Vintage Toy Gun

RARE ORIGINAL Dealer Store Catalog Kilgore Toy Cap Guns 1954 Roy Rogers etc

RARE ORIGINAL Dealer Store Catalog Kilgore Toy Cap Guns 1954 Roy Rogers etc
RARE ORIGINAL Dealer Store Catalog Kilgore Toy Cap Guns 1954 Roy Rogers etc
RARE ORIGINAL Dealer Store Catalog Kilgore Toy Cap Guns 1954 Roy Rogers etc
RARE ORIGINAL Dealer Store Catalog Kilgore Toy Cap Guns 1954 Roy Rogers etc
RARE ORIGINAL Dealer Store Catalog Kilgore Toy Cap Guns 1954 Roy Rogers etc
RARE ORIGINAL Dealer Store Catalog Kilgore Toy Cap Guns 1954 Roy Rogers etc
RARE ORIGINAL Dealer Store Catalog Kilgore Toy Cap Guns 1954 Roy Rogers etc
RARE ORIGINAL Dealer Store Catalog Kilgore Toy Cap Guns 1954 Roy Rogers etc
RARE ORIGINAL Dealer Store Catalog Kilgore Toy Cap Guns 1954 Roy Rogers etc
RARE ORIGINAL Dealer Store Catalog Kilgore Toy Cap Guns 1954 Roy Rogers etc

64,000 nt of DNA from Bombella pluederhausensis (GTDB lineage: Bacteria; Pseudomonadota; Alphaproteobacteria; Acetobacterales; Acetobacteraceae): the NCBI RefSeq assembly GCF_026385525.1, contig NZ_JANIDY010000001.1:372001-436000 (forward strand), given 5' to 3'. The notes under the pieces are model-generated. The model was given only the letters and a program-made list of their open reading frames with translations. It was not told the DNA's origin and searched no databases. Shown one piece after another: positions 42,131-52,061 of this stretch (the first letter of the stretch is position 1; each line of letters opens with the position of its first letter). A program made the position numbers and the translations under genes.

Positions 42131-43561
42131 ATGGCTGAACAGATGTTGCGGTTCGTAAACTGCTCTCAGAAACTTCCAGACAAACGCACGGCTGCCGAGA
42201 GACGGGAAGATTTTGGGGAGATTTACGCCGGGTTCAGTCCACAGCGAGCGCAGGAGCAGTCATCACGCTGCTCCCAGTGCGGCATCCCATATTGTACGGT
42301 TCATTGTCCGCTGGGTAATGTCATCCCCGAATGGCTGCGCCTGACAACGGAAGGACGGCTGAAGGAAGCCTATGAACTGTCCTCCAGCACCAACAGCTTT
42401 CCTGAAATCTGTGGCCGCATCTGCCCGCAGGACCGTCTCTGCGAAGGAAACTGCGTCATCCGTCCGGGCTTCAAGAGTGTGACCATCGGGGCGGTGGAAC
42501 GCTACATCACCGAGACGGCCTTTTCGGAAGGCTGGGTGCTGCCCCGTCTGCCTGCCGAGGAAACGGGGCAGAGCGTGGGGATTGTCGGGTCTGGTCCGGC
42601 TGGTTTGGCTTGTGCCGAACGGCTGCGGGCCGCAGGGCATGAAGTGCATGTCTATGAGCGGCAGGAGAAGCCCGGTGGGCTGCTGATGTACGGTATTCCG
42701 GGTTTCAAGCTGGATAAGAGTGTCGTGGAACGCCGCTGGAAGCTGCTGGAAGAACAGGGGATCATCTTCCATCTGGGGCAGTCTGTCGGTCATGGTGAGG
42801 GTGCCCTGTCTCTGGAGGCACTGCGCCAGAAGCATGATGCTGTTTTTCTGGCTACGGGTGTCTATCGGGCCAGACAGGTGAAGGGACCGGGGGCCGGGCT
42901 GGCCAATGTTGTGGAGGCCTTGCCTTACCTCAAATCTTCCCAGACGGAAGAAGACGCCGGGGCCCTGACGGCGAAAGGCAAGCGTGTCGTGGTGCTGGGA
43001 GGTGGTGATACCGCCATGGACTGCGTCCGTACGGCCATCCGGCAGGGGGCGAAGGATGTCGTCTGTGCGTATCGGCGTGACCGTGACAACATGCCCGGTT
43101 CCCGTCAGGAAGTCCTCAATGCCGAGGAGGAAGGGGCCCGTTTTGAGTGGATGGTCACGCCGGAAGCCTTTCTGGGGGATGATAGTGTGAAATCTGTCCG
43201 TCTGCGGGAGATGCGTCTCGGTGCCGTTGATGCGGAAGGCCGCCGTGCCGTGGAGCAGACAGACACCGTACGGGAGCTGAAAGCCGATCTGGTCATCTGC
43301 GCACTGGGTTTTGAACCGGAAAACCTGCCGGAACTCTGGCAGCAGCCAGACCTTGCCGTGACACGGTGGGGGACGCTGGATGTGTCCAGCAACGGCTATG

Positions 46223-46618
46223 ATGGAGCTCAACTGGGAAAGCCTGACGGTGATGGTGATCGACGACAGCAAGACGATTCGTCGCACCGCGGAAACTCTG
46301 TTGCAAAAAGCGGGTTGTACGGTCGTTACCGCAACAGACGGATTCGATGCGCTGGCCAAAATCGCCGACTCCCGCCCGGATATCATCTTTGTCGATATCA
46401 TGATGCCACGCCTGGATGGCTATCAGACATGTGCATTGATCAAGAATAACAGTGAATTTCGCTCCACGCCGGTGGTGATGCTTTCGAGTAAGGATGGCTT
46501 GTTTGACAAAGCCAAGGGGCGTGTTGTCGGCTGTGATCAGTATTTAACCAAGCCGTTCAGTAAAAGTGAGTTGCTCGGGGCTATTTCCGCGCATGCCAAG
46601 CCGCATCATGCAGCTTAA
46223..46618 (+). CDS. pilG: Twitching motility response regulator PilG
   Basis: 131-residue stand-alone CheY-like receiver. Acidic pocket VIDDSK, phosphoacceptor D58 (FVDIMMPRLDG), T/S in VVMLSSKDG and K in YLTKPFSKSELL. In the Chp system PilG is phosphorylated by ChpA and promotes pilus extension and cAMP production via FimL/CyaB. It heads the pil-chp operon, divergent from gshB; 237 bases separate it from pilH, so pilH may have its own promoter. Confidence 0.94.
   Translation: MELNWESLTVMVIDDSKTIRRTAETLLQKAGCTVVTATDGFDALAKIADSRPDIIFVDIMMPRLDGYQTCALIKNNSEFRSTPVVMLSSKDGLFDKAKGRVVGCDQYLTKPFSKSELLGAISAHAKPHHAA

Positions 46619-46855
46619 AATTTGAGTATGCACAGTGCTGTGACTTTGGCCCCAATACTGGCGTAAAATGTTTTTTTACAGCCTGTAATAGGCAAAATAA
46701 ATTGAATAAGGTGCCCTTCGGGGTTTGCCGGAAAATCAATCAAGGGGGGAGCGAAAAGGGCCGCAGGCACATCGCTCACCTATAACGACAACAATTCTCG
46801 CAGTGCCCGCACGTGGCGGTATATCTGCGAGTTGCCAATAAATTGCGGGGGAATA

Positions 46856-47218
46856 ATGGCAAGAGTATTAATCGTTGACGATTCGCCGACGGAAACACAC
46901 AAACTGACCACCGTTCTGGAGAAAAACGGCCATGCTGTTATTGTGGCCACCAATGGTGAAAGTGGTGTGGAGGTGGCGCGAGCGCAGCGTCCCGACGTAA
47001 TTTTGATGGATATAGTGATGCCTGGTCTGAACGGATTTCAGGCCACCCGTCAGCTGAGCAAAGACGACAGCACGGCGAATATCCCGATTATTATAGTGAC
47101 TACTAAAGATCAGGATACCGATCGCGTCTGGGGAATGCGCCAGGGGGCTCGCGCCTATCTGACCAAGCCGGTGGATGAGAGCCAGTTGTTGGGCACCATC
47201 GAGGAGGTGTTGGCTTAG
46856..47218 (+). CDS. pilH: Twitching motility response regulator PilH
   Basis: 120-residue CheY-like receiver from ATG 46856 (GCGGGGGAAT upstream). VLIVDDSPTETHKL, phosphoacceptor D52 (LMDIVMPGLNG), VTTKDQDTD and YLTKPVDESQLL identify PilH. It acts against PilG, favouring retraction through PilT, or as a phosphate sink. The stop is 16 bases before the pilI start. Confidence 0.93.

RARE ORIGINAL Dealer Store Catalog Kilgore Toy Cap Guns 1954 Roy Rogers etc
RARE ORIGINAL Dealer Store Catalog Kilgore Toy Cap Guns 1954 Roy Rogers etc

RARE ORIGINAL Dealer Store Catalog Kilgore Toy Cap Guns 1954 Roy Rogers etc    RARE ORIGINAL Dealer Store Catalog Kilgore Toy Cap Guns 1954 Roy Rogers etc

SUPER RARE Advertising Catalog & Inserts. DEALER - STORE Wholesale Catalog. For offer, a nice old trade catalog. Fresh from an estate in Upstate New York. Never offered on the market until now.

Vintage, Old, antique, Original - NOT a Reproduction - Guaranteed!! Very nice - catalog / large flyer with insert sheets and price list. Came from an old estate near Rochester, NY - I will be listing other catalogs from this estate. I Wish I Could have gotten the guns but someone else got them before I could get them. Toy Cap Pistols, paper caps, holsters, wild west outfits. Circle K - Roy Rogers, Kit Carson, Bronco, Eagle, Big Horn, Bobcat, Mountie, Ranger, Private Eye, Grizzly, Buck, Pal, Hawkeye Young Fry Love, double holster sets, etc.

Also streamline water pistols - pocket squirt gun, space squirt, and western. A couple of the inserts are two-sided.

All pieces shown in photos. In very good condition - holes punched in left side edge.

Light soiling to a few pages. Please see photos for details. If you collect Americana history, American advertisement ad, diecast / cast toys, etc. This is one you will not see again soon. A nice piece for your paper / ephemera collection.